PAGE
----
Ulysses


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Ulysses:

see OdysseusOdysseus
, Lat. Ulysses , in Greek mythology, son and successor of King Laertes of Ithaca. A leader of Greek forces during the Trojan War, Odysseus was noted (as in the Iliad) for his cunning strategy and his wise counsel.
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Ulysses

(yoo-liss -eez) A joint ESA/NASA mission to study for the first time the properties of the interplanetary medium and solar wind away from the plane of the ecliptic and over the polar regions of the Sun. The ESA spacecraft was launched by NASA in Oct. 1990, toward Jupiter. It encountered Jupiter in Feb. 1992, approaching close over the north pole then swinging under the south pole, and the gravity of the massive planet accelerated the probe out of the ecliptic plane into a polar orbit of the Sun; the inclination of its orbit to the ecliptic is in fact 80°. (No rocket has sufficient thrust to launch a probe directly into such an orbit.) It passed under the Sun's south pole in May 1994 and over the north pole in May 1995, crossing the ecliptic in Feb. 1995. Its nine scientific instruments took measurements throughout the mission. They measured the solar wind from the Sun's polar regions at both solar maximum and minimum, they studied the interplanetary magnetic field and found that the magnetic flux emanating from the Sun is the same at all latitudes, and they discovered ‘pools' of energetic particles surrounding the Sun. Ulysses also discovered the presence of interstellar dust in the Solar System, measured cosmic rays flowing into the Solar System, made the first measurement of interstellar helium atoms in the Solar System, and analyzed solar X-rays, radio waves and plasma waves, and Jupiter's magnetosphere. Ulysses' mission continued throughout the 1990s and early 2000s and was extended several times; the latest extension, announced in 2004, continued Ulysses' operation up to 2008.

Ulysses

Joyce novel long banned in U.S. for its sexual frankness. [Irish Lit.: Benét, 1037]
References in classic literature ?
They forgot all about their homes, and their wives and children, and all about Ulysses, and everything else, except this banquet, at which they wanted to keep feasting forever.
At last, when the swinish uproar resounded through the palace, and when he saw the image of a hog in the marble basin, he thought it best to hasten back to the vessel, and inform the wise Ulysses of these marvelous occurrences.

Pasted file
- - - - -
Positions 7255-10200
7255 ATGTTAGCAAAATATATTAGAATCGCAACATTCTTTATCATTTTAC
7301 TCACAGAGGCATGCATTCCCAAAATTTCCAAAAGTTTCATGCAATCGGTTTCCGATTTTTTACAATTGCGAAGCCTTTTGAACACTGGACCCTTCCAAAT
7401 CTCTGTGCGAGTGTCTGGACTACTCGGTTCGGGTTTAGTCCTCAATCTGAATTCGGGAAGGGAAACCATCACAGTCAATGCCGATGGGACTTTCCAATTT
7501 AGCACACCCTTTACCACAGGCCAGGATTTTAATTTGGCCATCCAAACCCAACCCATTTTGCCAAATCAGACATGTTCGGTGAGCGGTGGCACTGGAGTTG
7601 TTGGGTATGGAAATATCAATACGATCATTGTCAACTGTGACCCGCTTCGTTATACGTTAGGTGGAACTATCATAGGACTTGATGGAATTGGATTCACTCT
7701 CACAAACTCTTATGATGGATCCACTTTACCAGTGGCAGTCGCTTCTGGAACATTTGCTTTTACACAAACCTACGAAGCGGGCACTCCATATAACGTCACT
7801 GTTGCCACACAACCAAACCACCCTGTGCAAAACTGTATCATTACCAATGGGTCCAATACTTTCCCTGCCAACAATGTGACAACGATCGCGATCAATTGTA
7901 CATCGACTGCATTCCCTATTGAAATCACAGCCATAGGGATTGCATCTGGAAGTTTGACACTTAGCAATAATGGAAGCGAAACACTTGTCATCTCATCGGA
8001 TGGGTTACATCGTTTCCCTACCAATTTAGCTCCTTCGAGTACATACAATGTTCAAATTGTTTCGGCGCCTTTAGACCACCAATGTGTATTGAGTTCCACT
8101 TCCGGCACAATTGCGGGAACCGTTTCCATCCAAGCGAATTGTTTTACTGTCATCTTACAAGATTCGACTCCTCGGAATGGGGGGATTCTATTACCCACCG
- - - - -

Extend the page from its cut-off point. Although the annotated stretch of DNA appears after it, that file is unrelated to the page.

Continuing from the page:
"Why do you come alone?" asked King Ulysses, as soon as he saw him.
Then he told Ulysses all that had happened, as far as he knew it, and added that he suspected the beautiful woman to be a vile enchantress, and the marble palace, magnificent as it looked, to be only a dismal cavern in reality.
"As I am your king," answered Ulysses, "and wiser than any of you, it is therefore the more my duty to see what has befallen our comrades, and whether anything can yet be done to rescue them.
But King Ulysses frowned sternly on them, and shook his spear, and bade them stop him at their peril.
"Fear not," replied Ulysses, "let no thought of death be in your mind; but tell me, and tell me true, why are you thus going about alone in the dead of night away from your camp and towards the ships, while other men are sleeping?
Ulysses smiled at him and answered, "You had indeed set your heart upon a great reward, but the horses of the descendant of Aeacus are hardly to be kept in hand or driven by any other mortal man than Achilles himself, whose mother was an immortal.
Ulysses then said, "Now tell me; are they sleeping among the Trojan troops, or do they lie apart?
Ulysses hung them up aloft in honour of Minerva the goddess of plunder, and prayed saying, "Accept these, goddess, for we give them to you in preference to all the gods in Olympus: therefore speed us still further towards the horses and sleeping-ground of the Thracians."
Ulysses from some way off saw him and said, "This, Diomed, is the man, and these are the horses about which Dolon whom we killed told us.
As he killed them Ulysses came and drew them aside by their feet one by one, that the horses might go forward freely without being frightened as they passed over the dead bodies, for they were not yet used to them.